Chart -!1!. INF('(N C( It is seen from the table -!1 that -O of em loyees are highly satisfied "ith the casual leave and -.O of em loyees are satisfied, 14O of em loyees are neutral, .2O of em loyees are dissatisfied and -O of em loyees are highly dissatisfied "ith the 72

casual leave!

73

S<TISF<CTI=N =F M($IC<, F<CI,ITI(S Table -!-K


sno . / 1 2 Le-el o) sa*is)a"*ion Strongly agree <gree Moderate $isagree Strongly $isagree To*al No. o) Res+on(en*s . 9 / . 2 . : 55 6 Per"en*a1e . 5 1 9 / / . 1 9 5B B

[Source H )rimary $ata

Chart -!-!. INF('(NC( It is seen from the table - ! - that .5O of em loyees are highly satisfied "ith the medical facilities and 19O of em loyees are satisfied, //O of em loyees are neutral, .1O of em loyees are dissatisfied, and 9O of em loyees are highly 74

dissatisfied "ith the medical facilities!

75

S<TISF<CTI=N =F 3=NUS Table -!2K


sno . / 1 2 Le-el o) sa*is)a"*ion Strongly agree <gree Moderate $isagree Strongly $isagree To*al No. o) Res+on(en*s . / 2 . / 5 / / : 55 6 Per"en*a1e . . 2 / / : : 5B B

[Source H )rimary $ata

Chart -!2!.

INF('(NC(K It is seen from the table -!2 that ..O of em loyees are highly satisfied "ith the bonus and -2O of em loyees are satisfied, /-O of em loyees are neutral, /:O of em loyees are dissatisfied, and :O of em loyees are highly dissatisfied "ith the 76

bonus!

77

S<TISF<CTI=N =F C<NT((N F<CI,ITI(S Table -!4K


sno . / 1 2 Le-el o) sa*is)a"*ion Strongly agree <gree Moderate $isagree Strongly $isagree To*al No. o) Res+on(en*s / / 9 1 5 : 55 6 Per"en*a1e / : -1! 2 /9! 2 5 : 5B B

[Source H )rimary $ata

Chart -!4!.

INF('(NC(K It is seen from the table -!4 that /:O of em loyees are highly satisfied "ith the canteen facility and -1!2O of em loyees are satisfied, /9!2O of em loyees are neutral, 5O of em loyees are dissatisfied, and :O of em loyees are highly 78 dissatisfied!

S<TISF<CTI=N =F (SI 6 )F Table -!5K


sno . / 1 2 Le-el o) sa*is)a"*ion Highly satisfied Satisfied Neutral $issatisfied Highly $issatisfied To*al No. o) Res+on(en*s . 9 9 1 9 2 : 55 6 Per"en*a1e . 5 1 2 : 5B B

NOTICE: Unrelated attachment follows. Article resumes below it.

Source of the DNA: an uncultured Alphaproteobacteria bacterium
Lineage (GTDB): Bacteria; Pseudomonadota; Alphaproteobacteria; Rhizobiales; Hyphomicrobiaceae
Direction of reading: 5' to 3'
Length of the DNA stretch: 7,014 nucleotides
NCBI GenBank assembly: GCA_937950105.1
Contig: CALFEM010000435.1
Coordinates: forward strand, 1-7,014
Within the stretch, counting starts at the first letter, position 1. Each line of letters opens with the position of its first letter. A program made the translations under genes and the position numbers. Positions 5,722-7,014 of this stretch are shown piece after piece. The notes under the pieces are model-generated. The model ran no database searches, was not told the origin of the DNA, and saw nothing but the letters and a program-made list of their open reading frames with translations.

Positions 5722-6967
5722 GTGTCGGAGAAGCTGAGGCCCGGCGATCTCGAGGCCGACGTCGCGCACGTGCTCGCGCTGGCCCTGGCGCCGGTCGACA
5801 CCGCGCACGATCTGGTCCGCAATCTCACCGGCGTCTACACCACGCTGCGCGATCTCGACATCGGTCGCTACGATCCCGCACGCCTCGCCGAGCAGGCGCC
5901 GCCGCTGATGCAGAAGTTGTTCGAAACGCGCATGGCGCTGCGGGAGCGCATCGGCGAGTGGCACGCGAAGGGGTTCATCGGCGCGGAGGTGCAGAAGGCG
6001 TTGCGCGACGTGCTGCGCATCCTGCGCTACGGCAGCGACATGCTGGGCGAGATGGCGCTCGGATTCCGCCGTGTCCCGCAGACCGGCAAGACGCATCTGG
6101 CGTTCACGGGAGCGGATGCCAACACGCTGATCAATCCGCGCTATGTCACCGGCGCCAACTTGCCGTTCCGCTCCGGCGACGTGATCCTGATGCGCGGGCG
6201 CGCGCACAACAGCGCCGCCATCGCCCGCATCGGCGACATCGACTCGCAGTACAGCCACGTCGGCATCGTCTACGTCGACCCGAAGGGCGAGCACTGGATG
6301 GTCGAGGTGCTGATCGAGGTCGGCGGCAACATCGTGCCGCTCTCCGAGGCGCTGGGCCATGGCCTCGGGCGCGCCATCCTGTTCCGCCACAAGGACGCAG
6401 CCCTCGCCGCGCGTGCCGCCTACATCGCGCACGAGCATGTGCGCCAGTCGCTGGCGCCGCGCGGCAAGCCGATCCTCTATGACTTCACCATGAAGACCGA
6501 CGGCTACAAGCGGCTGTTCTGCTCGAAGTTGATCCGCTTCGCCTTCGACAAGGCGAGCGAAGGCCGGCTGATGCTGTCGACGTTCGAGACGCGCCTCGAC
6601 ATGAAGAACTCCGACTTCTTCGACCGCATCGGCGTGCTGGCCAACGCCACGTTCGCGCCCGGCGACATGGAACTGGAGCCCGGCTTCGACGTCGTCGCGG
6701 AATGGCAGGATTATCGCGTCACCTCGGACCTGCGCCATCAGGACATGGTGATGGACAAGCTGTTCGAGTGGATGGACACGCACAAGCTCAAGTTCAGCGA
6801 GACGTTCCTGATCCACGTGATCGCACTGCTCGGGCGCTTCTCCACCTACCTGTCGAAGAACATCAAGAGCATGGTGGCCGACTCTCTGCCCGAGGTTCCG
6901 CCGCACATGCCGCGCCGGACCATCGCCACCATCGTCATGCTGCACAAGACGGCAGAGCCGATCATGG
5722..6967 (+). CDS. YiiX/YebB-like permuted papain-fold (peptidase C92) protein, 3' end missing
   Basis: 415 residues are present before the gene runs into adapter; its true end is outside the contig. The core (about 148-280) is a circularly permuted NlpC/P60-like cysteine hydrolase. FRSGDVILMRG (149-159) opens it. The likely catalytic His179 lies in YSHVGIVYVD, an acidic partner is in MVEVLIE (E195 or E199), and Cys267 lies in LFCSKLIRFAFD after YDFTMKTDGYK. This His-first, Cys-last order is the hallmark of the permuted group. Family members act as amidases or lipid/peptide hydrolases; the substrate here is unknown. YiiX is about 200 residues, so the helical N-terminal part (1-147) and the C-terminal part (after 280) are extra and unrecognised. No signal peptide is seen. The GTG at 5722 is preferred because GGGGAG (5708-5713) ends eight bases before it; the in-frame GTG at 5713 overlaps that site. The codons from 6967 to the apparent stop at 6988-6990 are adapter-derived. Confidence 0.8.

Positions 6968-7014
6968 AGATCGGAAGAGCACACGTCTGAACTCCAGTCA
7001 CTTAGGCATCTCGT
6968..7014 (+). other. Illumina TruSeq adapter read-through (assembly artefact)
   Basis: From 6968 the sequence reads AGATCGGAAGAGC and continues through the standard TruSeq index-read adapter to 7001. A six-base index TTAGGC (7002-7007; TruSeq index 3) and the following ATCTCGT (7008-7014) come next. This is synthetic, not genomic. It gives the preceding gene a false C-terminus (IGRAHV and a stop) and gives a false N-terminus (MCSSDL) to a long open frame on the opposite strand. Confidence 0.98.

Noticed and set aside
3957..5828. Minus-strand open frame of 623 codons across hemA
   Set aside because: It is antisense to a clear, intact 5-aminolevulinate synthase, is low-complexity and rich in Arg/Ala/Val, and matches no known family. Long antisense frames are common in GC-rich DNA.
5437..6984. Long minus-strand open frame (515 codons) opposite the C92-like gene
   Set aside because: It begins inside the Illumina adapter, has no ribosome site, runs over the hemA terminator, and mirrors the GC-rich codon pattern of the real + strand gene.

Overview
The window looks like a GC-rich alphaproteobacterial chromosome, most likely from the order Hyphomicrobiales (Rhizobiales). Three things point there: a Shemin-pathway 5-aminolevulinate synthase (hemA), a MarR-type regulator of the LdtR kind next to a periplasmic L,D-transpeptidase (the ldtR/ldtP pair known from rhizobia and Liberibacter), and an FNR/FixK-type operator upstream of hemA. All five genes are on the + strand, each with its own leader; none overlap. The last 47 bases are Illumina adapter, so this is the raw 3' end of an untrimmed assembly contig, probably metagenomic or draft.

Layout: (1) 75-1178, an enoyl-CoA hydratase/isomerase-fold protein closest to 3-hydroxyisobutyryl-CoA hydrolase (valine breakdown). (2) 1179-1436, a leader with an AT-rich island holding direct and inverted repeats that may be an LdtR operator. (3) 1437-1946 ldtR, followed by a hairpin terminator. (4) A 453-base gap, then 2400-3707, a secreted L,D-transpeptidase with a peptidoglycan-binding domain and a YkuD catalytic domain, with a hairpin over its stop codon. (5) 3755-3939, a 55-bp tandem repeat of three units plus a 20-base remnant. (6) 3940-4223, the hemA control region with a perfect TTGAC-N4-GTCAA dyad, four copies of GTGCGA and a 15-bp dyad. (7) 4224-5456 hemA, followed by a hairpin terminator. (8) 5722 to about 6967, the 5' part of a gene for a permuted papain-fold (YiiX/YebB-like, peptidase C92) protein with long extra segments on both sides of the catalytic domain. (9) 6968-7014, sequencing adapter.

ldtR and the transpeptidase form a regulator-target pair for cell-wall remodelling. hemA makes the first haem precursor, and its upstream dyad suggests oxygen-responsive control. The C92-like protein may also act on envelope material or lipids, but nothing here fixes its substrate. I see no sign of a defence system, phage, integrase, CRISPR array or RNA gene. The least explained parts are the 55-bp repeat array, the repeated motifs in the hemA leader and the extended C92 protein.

[Source H )rimary $ata

Chart -!5!. INF('(NC(K It is seen from the table -!5 that .5O of em loyees are highly satisfied "ith the (SI 6 )F and --O of em loyees are satisfied, 12O of em loyees are neutral, -O of em loyees are dissatisfied, and :O of em loyees are highly dissatisfied "ith the (SI 6 )F! 79

S<TISF<CTI=N =F H(<,THL 6 S<F( 8='JIN* C=N$ITI=NS Table -!7K


sno . / 1 2 Le-el o) sa*is)a"*ion Highly satisfied Satisfied Neutral $issatisfied Highly $issatisfied To*al No. o) Res+on(en*s . 9 2 4 1 / 2 : 55 6 Per"en*a1e .5! 2 2 : /7! 2 : 5B B

[Source H )rimary $ata

Chart -!7!. INF('(NC(K It is seen from the table -!7 that .5!2O of em loyees are highly satisfied "ith the healthy and safety "orking conditions and 2:O of em loyees are satisfied, /7!2O of em loyees are neutral, -O of em loyees are dissatisfied, and :O of em loyees are highly dissatisfied "ith the healthy and safety "orking conditions! 80

S<TISF<CTI=N =F 0=3 S(CU'ITL Table -!9K


sno . / 1 2 Le-el o) sa*is)a"*ion Highly satisfied Satisfied Neutral $issatisfied Highly $issatisfied To*al No. o) Res+on(en*s . / 5 . . 5 5 2 55 6 Per"en*a1e . . 4 1 . 2 5 5B B

[Source H )rimary $ata

Chart -!9!. INF('(NC(K It is seen from the table -!9 that ..O of em loyees are highly satisfied "ith the %ob security and 41O of em loyees are satisfied, .2O of em loyees are neutral, 5O of em loyees are dissatisfied, and -O of em loyees are highly dissatisfied "ith the %ob security! 81

S<TISF<CTI=N =F )'=M=TI=N )=,ICL Table -!.:K


sno . / 1 2 Le-el o) sa*is)a"*ion Highly satisfied Satisfied Neutral $issatisfied Highly $issatisfied To*al No. o) Res+on(en*s Per"en*a1e

5 9 . 2 . : 55 6

5 -1! 2 14! 2 9 5B B

[Source H )rimary $ata

Chart -!.:!.

INF('(NC(K It is seen from the table -!.: that 5O of em loyees are highly satisfied "ith romotion olicy and -1!2O of em loyees are satisfied, 14!2O of em loyees are neutral, -O of em loyees are dissatisfied, and 9O of em loyees are highly dissatisfied "ith romotion olicy! 82

S<TISF<CTI=N =F ;U<,ITL =F 8='J ,IF( Table -!..K


sno Le-el o) sa*is)a"*ion No. o) Res+on(en*s Per"en*a1e

. / 1 2

&ery good *ood =k 3ad &ery bad


To*al

. : 4 9 : 5 55 6

9 : : 5 5B B

[Source H )rimary $ata

Chart -!..!.

INF('(NC(K It is seen from the table -!.. that 9O of em loyees are highly satisfied and -:O of em loyees are satisfied, --O of em loyees are neutral, :O of em loyees are dissatisfied, and 5O of em loyees are highly dissatisfied!

83

S<TISF<CTI=N =F )'=)(' C=MMUNIC<TI=N 8 ITH (M),=L((S Table -!./K


sno . / 1 2 Le-el o) sa*is)a"*ion Strongly agree <gree Moderate $isagree Strongly $isagree To*al No. o) Res+on(en*s Per"en*a1e

/ / / 9 . 5 :

/ : 1 9 / 4 . 2 : 5B B

55 6

[Source H )rimary $ata

Chart -!./!. INF('(NC(K It is seen from the table -!./ that /:O of em loyees are highly satisfied "ith the attention of changes and 19O of em loyees are satisfied, /4O of em loyees are neutral, .2O of em loyees are dissatisfied, and :O of em loyees are highly unsatisfied "ith the attention of changes! 84

S<TISF<CTI=N =F C='$I<, '(,<TI=NSHI) <M=N* (M),=L((S Table -!.1K


sno . / 1 2 Le-el o) sa*is)a"*ion Strongly agree <gree Moderate $isagree Strongly $isagree To*al No. o) Res+on(en*s Per"en*a1e

2 4 . 1 9 5 : 55 6

2 1 2 5 : 5B B

[Source H )rimary $ata

Chart -!.1!.